Although moments like this have the power to defeat you, they aren’t a sign that you haven’t made progress. Every time I would reignite the pain, I would get over it a little faster than before. Each time, I learned something valuable.

 

Lesson #10: Learning to let go is the final step

Has my body reached pre-trauma condition? Honestly…no. But, have I fully recovered? Yes. Let me explain…

Up until a few short years ago, I still had to put a heating pack on my back a few times every month. I would also occasionally have a sleepless night or two when my nerves would get set off and I’d fear falling back into insomnia. To this day, my back and hips have remained a little more sensitive and prone to instability. I keep it under control though.

My heart will always feel a little bit sad when I think of how dark some of those days of pain were but I also know that they taught me a lot. I decided years ago that I would be okay and my body has followed me in that decision. I’ve learned exactly what to do in 15-20 minutes to immediately correct a flare-up that would formerly last for months. I’ve also learned that I’m capable of surviving one of the worst kinds of pain in the world – the loss of self-identity. If I can rediscover myself and come out stronger, I know that you can too.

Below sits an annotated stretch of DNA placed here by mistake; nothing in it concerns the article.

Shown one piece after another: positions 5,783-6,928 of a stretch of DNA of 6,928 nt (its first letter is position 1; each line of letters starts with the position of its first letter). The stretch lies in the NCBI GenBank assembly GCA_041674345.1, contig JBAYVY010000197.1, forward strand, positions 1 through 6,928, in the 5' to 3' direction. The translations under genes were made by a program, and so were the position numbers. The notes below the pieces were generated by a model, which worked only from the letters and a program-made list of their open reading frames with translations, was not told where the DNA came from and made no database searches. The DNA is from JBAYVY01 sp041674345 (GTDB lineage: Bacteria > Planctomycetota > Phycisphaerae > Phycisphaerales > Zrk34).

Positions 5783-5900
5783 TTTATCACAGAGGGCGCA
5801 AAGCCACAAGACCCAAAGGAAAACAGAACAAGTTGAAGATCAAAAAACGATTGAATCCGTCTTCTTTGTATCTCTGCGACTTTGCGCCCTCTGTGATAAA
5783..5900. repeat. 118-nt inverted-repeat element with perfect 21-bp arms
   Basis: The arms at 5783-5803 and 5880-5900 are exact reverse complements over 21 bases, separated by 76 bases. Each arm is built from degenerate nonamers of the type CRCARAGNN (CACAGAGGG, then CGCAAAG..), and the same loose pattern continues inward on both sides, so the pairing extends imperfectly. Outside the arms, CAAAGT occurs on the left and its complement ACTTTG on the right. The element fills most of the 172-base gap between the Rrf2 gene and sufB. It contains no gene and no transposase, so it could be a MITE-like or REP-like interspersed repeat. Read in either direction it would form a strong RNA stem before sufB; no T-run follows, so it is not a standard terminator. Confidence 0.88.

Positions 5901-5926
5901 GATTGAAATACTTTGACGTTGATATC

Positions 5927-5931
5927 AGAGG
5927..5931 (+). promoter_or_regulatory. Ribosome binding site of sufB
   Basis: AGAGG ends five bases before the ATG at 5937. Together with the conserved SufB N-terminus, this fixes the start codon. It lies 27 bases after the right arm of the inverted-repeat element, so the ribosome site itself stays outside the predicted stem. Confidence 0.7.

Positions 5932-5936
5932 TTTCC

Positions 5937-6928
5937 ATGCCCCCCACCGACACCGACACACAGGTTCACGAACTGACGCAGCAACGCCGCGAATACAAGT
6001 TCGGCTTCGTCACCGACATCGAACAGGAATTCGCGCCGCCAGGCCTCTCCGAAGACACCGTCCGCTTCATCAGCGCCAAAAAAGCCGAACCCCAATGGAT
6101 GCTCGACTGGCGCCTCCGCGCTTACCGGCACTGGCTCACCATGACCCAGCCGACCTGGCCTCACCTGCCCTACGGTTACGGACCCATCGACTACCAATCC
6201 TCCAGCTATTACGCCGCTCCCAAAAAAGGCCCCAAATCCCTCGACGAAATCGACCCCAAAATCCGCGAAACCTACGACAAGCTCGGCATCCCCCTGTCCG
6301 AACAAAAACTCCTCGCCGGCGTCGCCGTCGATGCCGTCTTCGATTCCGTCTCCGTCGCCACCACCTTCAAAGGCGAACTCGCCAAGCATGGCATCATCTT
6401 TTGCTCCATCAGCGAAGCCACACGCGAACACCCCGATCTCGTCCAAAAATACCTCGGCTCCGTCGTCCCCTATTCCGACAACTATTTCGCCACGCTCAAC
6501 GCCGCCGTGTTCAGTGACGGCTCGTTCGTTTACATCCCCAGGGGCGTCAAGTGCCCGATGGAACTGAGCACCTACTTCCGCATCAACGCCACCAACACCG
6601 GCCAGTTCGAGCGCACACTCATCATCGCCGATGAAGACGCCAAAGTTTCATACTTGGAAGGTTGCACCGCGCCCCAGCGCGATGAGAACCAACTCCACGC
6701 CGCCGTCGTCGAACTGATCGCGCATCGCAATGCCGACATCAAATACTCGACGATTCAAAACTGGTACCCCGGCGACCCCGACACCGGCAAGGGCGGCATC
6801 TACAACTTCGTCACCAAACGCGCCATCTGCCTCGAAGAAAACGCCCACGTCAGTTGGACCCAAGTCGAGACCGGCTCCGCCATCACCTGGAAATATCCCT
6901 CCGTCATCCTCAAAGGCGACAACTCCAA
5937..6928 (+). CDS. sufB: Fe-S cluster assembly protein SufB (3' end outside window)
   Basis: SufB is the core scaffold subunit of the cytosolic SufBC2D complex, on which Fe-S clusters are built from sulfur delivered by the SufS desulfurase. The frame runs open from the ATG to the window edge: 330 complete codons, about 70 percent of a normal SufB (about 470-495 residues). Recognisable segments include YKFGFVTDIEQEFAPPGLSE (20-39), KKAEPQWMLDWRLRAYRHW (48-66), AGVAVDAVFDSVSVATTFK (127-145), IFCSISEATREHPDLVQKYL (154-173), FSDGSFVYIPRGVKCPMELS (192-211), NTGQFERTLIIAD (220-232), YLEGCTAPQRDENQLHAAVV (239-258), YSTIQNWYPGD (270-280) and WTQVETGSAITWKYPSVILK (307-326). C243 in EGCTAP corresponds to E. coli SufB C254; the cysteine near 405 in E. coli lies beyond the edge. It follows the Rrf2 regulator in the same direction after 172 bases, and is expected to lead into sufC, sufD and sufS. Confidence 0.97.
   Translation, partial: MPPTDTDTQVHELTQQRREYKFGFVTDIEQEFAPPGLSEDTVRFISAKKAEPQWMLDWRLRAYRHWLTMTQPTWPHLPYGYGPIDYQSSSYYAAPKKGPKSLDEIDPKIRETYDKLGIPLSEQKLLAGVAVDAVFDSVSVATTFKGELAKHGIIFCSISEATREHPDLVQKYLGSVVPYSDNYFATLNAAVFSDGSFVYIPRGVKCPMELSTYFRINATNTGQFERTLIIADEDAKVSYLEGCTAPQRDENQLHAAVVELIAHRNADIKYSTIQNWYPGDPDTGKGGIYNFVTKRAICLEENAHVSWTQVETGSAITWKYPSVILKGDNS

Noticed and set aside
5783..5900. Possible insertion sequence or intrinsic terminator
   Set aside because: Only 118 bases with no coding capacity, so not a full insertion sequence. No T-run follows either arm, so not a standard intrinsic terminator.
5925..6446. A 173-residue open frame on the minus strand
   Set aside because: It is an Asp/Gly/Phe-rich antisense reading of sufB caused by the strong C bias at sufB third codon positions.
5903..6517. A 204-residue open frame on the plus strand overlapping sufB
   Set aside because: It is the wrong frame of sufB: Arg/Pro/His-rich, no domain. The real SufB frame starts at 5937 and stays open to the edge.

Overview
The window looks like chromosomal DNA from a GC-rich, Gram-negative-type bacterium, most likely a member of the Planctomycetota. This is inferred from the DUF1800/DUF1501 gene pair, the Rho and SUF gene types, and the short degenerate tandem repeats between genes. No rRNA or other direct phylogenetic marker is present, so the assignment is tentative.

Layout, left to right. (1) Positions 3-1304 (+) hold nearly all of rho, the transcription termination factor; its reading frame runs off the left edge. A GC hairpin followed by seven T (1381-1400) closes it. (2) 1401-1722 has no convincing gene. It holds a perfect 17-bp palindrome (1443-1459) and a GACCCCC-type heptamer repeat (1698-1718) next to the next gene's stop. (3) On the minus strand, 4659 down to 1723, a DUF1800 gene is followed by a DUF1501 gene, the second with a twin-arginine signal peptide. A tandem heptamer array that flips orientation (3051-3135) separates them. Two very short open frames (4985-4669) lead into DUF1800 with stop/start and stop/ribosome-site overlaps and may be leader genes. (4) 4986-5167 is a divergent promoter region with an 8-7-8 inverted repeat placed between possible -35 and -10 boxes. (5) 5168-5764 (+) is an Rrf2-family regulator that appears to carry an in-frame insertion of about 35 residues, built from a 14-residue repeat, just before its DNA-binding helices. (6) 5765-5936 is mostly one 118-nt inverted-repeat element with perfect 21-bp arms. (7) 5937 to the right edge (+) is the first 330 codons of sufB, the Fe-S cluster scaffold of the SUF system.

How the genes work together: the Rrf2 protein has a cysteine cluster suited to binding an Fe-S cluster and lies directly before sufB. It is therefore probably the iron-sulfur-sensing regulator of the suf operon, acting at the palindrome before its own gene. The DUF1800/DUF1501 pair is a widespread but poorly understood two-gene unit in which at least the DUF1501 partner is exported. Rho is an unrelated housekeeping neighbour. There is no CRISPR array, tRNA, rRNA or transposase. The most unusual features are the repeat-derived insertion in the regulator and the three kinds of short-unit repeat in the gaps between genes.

Recovery is possible when we decide to let go of hurt and move on. It’s a single, simple, profound decision [to let go] that one has to consistently choose, every day and during every moment of frustration. It’s a decision that is made in the midst of pain that can pull you through to the other side.

I believe that the power of letting go can have a meaningful impact in anyone’s life. I encourage you to give it a try.

 

I sincerely hope that sharing this authentic story will help someone else

find healing and joy soon too.

“Start believing you can.”

Maggie

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What I Learned About the Body…after I got hit by a car (Part 1)

Six years ago, from the day of this article’s publication (05/18/2015), my world literally turned upside down. While riding my bike to work, I was hit by a car at a busy intersection located in the heart of Washington, DC.

car accident 3